North American Philips Consumer Electronics produced two different model Videodisc (as they called them) players as
part of the 2nd generation of players. One unit under each of the brands then
available from NAP, Magnavox produced the Model VC-8010 and Sylvania produced the VP-7200. Let's be clear about
one thing to begin with - Philips had nothing what-so-ever to do with the actual manufacturing of these players.
Both units were produced by Pioneer Electronics in Japan and are essentially the same as Pioneer's
LD-1100. All part numbers are even Pioneer numbers on everything from the remote to the
There are however, very distinct differences between these two units and the Pioneer model. These units were dark
grey in color and sported a completely different face. The controls, rather than clustered together in a single
area with the rest of the space used for lights, they are set across the entire front of the unit, with the lights
for each function directly above the corresponding button. The layout is very similar to the original VH-8000
Magnavision unit produced for the launch of DiscoVision. But cosmetics alone are not what separates this unit from
those Pioneer manufactured under its own name. Under the hood, these machines sported a totally different pickup
and tracking system, designed for punishing industrial applications. The mechanics were all the same, but these
units boasted a much better picture and significantly improved trackability on all discs. The unit also included a
completely different audio board which adhered to the original specifications of the CX noise reduction system,
retaining the full 20db of headroom. Pioneer's modified circuit cut the headroom to only 13db.
The standard array of features available at the time made the unit feature identical to all other players available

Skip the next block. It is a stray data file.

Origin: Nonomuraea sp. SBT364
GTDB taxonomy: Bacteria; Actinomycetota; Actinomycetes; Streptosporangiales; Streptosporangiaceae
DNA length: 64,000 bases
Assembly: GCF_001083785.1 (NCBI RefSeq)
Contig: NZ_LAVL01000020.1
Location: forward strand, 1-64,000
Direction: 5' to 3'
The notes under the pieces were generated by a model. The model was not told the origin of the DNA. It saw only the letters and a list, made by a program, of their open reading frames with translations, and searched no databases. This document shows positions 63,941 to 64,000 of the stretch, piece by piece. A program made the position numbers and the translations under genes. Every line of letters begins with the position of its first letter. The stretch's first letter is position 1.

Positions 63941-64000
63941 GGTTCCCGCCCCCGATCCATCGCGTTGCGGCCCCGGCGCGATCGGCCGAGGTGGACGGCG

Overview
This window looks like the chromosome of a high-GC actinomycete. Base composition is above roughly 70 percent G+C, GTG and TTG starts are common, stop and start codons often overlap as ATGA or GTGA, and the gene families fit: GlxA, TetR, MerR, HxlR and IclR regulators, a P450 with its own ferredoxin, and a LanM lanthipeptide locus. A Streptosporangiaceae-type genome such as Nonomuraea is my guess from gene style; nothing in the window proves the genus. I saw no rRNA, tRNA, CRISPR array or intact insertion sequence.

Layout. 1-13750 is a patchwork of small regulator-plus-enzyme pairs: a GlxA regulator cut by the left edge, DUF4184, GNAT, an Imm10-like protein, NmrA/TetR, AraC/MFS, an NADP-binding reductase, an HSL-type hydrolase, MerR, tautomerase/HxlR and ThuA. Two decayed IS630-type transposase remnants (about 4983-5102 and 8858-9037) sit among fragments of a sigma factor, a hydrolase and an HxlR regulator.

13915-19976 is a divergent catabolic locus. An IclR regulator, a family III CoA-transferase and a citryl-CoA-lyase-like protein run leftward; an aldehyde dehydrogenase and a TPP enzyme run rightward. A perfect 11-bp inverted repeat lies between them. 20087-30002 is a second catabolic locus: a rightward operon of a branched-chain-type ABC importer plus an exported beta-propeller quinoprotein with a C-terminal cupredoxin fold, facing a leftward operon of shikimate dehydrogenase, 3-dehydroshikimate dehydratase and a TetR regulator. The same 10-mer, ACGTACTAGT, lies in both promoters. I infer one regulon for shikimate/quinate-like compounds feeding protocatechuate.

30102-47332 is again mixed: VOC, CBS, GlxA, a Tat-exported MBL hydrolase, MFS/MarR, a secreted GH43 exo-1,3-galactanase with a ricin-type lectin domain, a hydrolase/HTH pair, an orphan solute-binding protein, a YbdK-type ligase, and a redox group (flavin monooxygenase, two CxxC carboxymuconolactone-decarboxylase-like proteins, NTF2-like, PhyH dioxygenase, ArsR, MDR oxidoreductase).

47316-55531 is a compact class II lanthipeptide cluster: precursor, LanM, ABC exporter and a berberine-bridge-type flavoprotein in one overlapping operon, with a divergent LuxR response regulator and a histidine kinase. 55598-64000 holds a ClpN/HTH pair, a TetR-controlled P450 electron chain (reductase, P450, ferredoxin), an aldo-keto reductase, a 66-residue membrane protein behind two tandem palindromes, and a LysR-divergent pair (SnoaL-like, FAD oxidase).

at the time. Some features were enhanced, such as automatic picture stop, which used the now standard Philips code.
This makes the unit incapable of playing the incorrectly mastered Frenzy Side 5.
The unit will also play all GM discs, but due to the absence of the Philips code, will stay in "limbo" mode,
neither identifying the discs as CAV or CLV. All player functions such as frame display, search and special effects
normally found on CAV discs will not work at all. On startup of a disc, the pickup will simply begin playback
from the players inside limit setting. This can cause some problems on older CLV titles where the player
will refuse to play the beginning of a side.
The industrial pickup in this unit gives the player a unique feature that no other player has had, either before
or since. Philips, feeling rather burned by Pioneer and MCA for their tweaking of the system to overcome
troubles in manufacturing of the discs, gave their 2nd generation players the
ability to play nearly every DiscoVision disc. Overall, these units will properly track even the most defective
discs produced. Discs which refuse to track or experience laserlock usually play without flaw of any kind
in the unit. While it would be presumptuous to say it will track "every" disc, it tracks almost all discs.
In summary, the Sylvania VP-7200 is possibly the very best LaserDisc player ever produced for playback of
MCA DiscoVision discs. I highly recommend picking one up if you are a collector and wish to have playback as
flawless as the discs themselves can provide.
||Gas Tube Laser for superior tracking|
||Industrial grade Laser pickup|
||Superior audio reproduction|
||Plays GM discs||
Updated: September 17, 1999
Copyright ©1998 Blam Entertainment Group